Tackling Negligence with the Coral Conservation Club
Journalist: Kaitlin Stanton | Editor: Trish Schranck | Photographer & Videographer: Anne Flaherty
The planet as we know it is rapidly declining into a state of emergency. With climate change knocking insistently at our door and the decline of many species occurring right before our eyes, many scientists stress the lack of time we as a species, and the planet as a whole, have left. One of the most terrifying casualties of this emergency is the loss of our precious coral reefs.
Corals reefs are essential ecosystems to the overall stability of our oceans for numerous reasons. Corals themselves are small filter-feeding animals that live, breathe, and compete for space. Each piece of coral, known as a colony, is made up of hundreds of individual polyps, and these colonies serve as the “buildings” in the aquatic “cities” that the corals build simply by growing. Coral reefs are often thought of as the rain forests of the sea because they house approximately 75 percent of life in the oceans, despite covering less than two percent of the ocean floor. They provide shelter, food, and structure to numerous species on a global scale, and they have served humans as protective storm barriers and economic havens for decades.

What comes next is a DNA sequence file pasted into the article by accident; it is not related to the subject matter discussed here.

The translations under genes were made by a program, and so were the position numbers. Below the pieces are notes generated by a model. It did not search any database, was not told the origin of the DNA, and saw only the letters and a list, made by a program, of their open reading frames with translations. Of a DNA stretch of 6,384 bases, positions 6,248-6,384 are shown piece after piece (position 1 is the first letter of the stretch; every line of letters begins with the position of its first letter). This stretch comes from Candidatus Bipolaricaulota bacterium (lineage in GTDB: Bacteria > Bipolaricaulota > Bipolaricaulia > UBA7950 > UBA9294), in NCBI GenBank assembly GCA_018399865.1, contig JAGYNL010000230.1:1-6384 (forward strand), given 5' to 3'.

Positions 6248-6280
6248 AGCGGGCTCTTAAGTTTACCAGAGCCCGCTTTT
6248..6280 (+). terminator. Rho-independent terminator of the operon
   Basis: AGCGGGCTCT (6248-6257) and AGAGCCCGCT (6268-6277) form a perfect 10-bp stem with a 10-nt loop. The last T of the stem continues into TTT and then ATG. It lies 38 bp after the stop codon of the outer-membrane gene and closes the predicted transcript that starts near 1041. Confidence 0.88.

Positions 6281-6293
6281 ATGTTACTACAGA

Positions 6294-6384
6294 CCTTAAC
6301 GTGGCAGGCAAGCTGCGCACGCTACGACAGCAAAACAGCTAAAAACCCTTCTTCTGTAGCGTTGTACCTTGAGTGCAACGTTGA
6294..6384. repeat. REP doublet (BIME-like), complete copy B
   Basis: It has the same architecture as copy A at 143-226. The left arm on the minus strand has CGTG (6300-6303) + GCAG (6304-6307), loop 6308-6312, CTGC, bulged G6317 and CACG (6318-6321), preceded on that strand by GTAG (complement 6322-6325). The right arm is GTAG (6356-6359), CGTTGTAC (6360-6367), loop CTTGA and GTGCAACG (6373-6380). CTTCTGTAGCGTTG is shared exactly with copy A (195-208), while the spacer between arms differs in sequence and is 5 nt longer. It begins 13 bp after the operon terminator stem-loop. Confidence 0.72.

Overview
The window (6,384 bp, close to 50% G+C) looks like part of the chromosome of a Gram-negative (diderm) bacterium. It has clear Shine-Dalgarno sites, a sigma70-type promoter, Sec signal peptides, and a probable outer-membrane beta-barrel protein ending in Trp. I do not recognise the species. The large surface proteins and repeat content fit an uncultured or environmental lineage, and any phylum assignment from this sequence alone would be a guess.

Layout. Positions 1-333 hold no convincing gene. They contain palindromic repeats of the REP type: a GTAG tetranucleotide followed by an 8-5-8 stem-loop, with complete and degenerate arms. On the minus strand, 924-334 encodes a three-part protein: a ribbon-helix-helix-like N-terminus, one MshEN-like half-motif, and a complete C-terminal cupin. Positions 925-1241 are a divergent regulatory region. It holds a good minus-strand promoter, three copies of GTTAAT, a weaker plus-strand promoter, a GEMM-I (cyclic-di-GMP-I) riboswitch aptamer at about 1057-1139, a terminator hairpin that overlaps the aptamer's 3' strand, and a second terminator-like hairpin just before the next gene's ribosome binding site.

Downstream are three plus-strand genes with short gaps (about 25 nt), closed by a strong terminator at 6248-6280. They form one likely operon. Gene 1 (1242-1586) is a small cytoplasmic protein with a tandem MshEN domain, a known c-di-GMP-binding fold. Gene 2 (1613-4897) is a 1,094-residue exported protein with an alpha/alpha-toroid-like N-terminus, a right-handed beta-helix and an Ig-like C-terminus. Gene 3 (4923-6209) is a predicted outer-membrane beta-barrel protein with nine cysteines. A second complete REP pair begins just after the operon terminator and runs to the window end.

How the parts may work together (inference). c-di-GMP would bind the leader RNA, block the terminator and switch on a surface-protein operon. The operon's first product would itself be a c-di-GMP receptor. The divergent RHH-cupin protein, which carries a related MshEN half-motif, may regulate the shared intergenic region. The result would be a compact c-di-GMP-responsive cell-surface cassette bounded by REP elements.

Unfortunately, corals worldwide are dying rapidly as a result of “bleaching” events. When temperatures or other abiotic conditions stray from the specific environmental parameters corals need, they become extremely stressed. The coral polyps respond to this stress by expelling their symbiotic zooxanthellae--small, photosynthetic organisms that provide the corals with sugars, nutrients, and their brilliant colors--and as a result, the corals turn bright white and starve to death due to lack of food and nutrition. Numerous coral diseases, such as the white, black, and yellow band diseases, have also begun to ransack species across the globe, and these diseases contribute heavily to declining coral numbers worldwide.